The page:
these are one of the things that can give me heart palpitations at the thought of making. don’t get me wrong when I do, they are delish, but I can’t count on them raising properly every time. they will be a success one time and the next I’ll make them the same way, in the same pan, in the same oven and I’ll get a flat, somewhat dense “cake”. still tastes good but not what I intended. I’ve baked them in a heavy skillet. I’ve even dragged out the old rusty cast iron from the camping box. they’ve been baked in expensive calphalon, in pie pans, in disposable pie pans. they’ve come out both high and light and flat. never know which way they’ll turn out. I’ve even contacted local restaurants that serve them to ask if they have any clues as to this phenomenon. none. do you have any advice?

    • Creative Culinary says

      It’s hard to say Mel but I can only guess it’s the eggs since there is no leavening. While you want to blend them well, beating them too much before it goes in the oven might see it deflate after it starts cooking since. I also typically use extra large or at least large eggs; make sure yours aren’t too small. I’ve never had a problem so it’s very hard to discern what is exactly going on so hoping a bit more trial and error will help.

    • Jeanne Alter says


      I can almost guarantee what is happening to your Babies! My daughter had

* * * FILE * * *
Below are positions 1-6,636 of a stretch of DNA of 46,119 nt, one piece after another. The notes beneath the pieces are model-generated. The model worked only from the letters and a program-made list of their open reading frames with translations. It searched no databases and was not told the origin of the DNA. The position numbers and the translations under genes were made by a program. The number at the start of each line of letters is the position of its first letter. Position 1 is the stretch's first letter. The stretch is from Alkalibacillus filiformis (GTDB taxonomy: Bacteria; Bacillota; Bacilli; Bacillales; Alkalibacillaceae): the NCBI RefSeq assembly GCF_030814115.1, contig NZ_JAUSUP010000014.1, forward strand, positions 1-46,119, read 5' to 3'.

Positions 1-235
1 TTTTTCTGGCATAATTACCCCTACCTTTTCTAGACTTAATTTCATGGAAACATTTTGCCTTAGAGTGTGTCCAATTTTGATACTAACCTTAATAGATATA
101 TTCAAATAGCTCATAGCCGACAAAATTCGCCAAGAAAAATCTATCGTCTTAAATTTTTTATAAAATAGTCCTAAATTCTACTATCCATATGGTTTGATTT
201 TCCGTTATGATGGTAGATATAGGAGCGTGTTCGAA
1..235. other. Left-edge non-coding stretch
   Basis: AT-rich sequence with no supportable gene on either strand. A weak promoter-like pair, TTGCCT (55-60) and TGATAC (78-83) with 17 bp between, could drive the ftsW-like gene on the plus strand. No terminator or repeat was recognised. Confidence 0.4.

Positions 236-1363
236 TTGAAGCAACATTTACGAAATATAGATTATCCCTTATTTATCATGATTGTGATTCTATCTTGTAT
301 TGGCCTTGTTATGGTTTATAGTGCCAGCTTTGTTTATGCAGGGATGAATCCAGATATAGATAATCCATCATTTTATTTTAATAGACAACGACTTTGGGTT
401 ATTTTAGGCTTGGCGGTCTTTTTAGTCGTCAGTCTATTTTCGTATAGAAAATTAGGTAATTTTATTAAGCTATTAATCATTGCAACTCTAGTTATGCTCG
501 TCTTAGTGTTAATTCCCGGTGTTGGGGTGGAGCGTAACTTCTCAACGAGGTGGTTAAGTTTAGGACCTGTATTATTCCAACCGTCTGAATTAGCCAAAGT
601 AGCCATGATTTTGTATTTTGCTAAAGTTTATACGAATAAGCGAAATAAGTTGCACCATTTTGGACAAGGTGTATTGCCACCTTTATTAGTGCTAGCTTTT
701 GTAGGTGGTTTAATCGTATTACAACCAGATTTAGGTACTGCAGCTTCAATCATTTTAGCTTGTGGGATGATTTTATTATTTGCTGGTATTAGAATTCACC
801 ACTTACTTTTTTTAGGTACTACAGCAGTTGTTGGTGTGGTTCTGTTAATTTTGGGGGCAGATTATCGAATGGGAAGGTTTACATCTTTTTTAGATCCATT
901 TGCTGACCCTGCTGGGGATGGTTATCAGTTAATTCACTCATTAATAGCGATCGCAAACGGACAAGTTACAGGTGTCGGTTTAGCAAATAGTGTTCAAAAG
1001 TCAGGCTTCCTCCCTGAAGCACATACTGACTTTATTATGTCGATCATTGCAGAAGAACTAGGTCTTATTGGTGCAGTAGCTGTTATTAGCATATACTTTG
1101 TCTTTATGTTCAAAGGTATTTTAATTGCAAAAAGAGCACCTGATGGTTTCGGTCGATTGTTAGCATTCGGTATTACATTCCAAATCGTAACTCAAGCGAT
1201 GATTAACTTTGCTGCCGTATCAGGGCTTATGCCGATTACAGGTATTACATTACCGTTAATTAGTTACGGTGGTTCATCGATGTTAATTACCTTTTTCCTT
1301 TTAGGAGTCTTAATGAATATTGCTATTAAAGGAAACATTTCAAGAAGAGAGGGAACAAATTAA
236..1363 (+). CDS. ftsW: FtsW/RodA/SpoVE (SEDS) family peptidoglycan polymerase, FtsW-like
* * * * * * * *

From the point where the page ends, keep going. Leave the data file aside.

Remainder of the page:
The same problem with hers until we watched her make them.
      After you have warmed the pans or skillets up in the oven, what do you do with the
      butter? 1. Do you drop the pats in and allow them to melt, or 2. Do you swish the
      butter around and up thr sides? If your answer was 2. You will continue to
      get lovely, cake like Dutch Babies.
      Leave the butter to melt, and pour in yout batter. You will soon have your hearts desire,
      a tall pouffy golden brown Dutch Baby to eat alone or share with a loved one!

  9. says

    Heavenly indeed! My mom is German and made German pancakes for us quite often while growing up. They were always a favorite and I remember watching them puff up through the oven window. I haven’t one in way too long. When I left home I was confused by the name Dutch babies (and Dutch friends of mine didn’t like this at all!). I appreciate you clarifying where this originated. Hooray for German pancakes!
    Hannah Most Recent Post: Steak and Zhoug

    • Creative Culinary says

      My kids loved that too; it was the absolute ‘must have’ if they had friends sleep over! Yes Hannah…Hooray is right! :)

    • Creative Culinary says

      Few know but as someone with German ancestry I have to get the word out, right? Nothing Dutch about them! :)

  10. says

    Barbara, a beautiful recipe and informative story. I blogged a blueberry and white chocolate ‘Dutch baby’ inspired by another blog I had visited… I had not heard of these prior to that… not as German pancakes nor Dutch babies. (I have a little German background mixed in with Magyar and Czech too) : ).